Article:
The toll by Covi-19 is being felt the world over and many are anxious as to when it will all come to an end. Millions (about 2 million) of people have lost their lives. Meanwhile, countries continue to effect curfews, lockdowns and travel restrictions among measures to contain the virus. At the rate deaths are occurring, it is easy for anyone to lose hope and consider a Covid-19 positive test as a death sentence.
The uncertainty remains alive and real with the strain of the coronavirus becoming increasingly unpredictable.
Well, Tinashe Kotamo Woods, 22, has a tale to tell of the other side after her Covid-19 experience.
She is a Malawian female pre-med student who has defied all odds and affliction to graduate from a rigorous United States military academy having survived Covid-19 which has claimed over 400 000 lives in United States alone.
Tinashe was born and raised in Blantyre, Malawi. She is the last born out of three children. The soldier was raised by a single mother, Hilda Kotamo. Because of this, she never truly knew what it meant to have a nuclear family.
“The closest thing I had to a father was my grandfather, Harry Mandiwa, whose sudden death spurred me to love medicine and pursue it as a career. However, coming from a single parenthood family did not define who I was nor did it lessen my chances of being successful in life.
“In fact, it inspired me and gave me a role model, my mother. She went above and beyond for her children. She made sure we did not lack anything; be it vacations abroad, attending private schools both locally and overseas, etc. During my childhood I also faced some challenges, it was not all bed of roses but I did not dwell in the downfalls, I kept it moving,” says Tinashe.
Tinashe was among the first Malawians in the US to be diagnosed with the first surge of Covid-19. Just how did this impact on her life?
She admits it was overwhelming, but had to put on a strong front for her family.
Not only had she physical symptoms, but says she battled mental symptoms as well.
“When I say mental, I mean I thought I would not survive Covid-19 because I have a history of severe asthma. Not knowing how Covid-19 would affect my health definitely took a mental toll on me. It was not easy to overcome such negative thoughts because during isolation, you see no one and all you have is downtime to think and sulk. I can sincerely say the people that supported me during that trying time impacted my health positively and for that I will forever be indebted to them,” says Tinashe.
She is among the one percent that joins the US military. How did this journey start, what were her fears and expectations to join one of the most dangerous jobs in the world?
Tinashe says joining the US military excited while at the same time made her anxious, but ready to knock out the training because she is passionate about helping people.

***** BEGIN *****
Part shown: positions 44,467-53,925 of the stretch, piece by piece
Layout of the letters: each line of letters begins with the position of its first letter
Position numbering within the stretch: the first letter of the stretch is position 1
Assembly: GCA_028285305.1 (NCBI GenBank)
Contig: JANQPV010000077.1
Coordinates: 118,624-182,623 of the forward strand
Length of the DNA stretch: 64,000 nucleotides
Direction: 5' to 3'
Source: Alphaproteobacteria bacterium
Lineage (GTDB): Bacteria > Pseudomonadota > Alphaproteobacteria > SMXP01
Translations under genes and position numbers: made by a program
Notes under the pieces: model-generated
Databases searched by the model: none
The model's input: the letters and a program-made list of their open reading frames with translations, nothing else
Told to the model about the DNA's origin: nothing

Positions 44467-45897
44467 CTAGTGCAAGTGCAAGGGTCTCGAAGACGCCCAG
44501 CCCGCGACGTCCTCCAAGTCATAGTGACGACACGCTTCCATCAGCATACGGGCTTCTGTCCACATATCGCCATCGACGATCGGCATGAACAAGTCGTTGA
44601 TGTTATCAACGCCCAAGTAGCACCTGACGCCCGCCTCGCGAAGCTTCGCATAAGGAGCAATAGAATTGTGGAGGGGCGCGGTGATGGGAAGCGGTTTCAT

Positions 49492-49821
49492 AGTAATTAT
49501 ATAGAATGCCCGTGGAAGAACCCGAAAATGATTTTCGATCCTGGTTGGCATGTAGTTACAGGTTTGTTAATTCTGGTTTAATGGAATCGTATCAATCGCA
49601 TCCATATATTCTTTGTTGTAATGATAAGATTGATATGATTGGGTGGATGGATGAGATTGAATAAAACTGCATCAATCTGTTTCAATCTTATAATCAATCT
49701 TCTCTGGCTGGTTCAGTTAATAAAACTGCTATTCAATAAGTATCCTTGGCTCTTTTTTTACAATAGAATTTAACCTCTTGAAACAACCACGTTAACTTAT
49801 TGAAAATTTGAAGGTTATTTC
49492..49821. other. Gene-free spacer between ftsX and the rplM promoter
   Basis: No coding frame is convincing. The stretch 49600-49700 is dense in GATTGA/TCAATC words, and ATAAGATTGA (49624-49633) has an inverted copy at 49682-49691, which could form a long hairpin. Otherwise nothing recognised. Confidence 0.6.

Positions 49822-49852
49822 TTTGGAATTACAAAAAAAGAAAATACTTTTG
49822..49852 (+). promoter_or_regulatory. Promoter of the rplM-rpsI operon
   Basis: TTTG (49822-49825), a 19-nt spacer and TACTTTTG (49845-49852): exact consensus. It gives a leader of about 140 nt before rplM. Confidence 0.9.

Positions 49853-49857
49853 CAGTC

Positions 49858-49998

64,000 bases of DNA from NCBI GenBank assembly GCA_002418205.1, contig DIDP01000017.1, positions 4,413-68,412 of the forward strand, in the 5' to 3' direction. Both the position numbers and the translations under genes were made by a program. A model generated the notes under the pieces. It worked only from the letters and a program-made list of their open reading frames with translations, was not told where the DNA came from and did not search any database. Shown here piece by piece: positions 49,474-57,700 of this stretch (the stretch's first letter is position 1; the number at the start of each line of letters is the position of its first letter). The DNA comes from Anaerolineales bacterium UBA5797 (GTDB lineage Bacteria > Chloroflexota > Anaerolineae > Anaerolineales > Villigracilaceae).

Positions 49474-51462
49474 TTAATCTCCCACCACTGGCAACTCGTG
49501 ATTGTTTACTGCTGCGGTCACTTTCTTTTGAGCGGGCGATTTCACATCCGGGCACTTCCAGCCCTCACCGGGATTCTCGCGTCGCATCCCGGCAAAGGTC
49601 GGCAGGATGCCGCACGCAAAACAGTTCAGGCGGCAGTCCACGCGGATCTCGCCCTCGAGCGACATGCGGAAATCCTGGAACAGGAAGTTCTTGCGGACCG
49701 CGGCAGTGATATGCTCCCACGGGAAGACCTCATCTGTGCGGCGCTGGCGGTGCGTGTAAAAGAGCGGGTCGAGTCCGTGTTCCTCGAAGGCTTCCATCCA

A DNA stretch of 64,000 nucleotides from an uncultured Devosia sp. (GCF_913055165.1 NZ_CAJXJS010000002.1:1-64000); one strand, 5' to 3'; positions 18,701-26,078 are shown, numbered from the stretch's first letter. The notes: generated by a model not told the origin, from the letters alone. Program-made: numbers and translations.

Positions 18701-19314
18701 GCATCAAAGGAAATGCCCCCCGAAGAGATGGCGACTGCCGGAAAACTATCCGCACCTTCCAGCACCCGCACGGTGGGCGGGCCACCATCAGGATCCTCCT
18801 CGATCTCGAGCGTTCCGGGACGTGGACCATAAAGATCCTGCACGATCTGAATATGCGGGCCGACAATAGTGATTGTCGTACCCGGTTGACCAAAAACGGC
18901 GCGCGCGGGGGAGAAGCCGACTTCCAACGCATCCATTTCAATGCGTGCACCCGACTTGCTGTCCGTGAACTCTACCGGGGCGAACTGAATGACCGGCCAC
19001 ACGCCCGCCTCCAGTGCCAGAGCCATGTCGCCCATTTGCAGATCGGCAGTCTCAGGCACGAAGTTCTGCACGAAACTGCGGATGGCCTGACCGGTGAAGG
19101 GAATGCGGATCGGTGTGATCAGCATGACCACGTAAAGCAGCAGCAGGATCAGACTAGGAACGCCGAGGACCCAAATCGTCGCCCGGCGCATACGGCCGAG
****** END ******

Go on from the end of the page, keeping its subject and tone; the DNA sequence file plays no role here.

She decided to join the military and serve the country in the military and medical.
Tinashe admits that completing the training came with a lot of challenges.
She adds: “Being in the 21st century where communicating with loved ones is done on the phone was not something that was accepted during my training. For three months, I had no phone, I knew nothing about what was happening in the world, how my family was doing.
“The only communication I was allowed to have was through letters. Also, transitioning from a civilian to a soldier was tricky. Not being in control of what time you wake up, what you eat, when you eat, when you shower, what you wear and when you sleep was challenging.”
Now, the soldier is studying medicine. How is she juggling her academics and military obligations?
Tinashe says she values both equivalently, because one cannot go without the other.
“My military career is what covers my tuition, but also for them to cover the full tuition I also need to have outstanding grades. So, basically these two obligations work hand in hand. The next few years, my life will revolve around both careers and I love it,” she beams.
To the Malawian girls, she says her secret is to never give up on what she wants, no matter the challenges.
“I have had failures and those have not and will never stop me, because failure is not the end, it is the beginning of success. Even the richest and most successful person on this planet has failed at least once before, but the thing that made them great is not giving up. My best advice is that the girl child should go for what they want and when they get it, they should create a bigger goal,” adds Tinashe.
Her last word: “Do not let your past/fears define your future. Neither should you let the negative comments individuals make stop you from reaching your full potential. We are all capable of so much greater than we think.”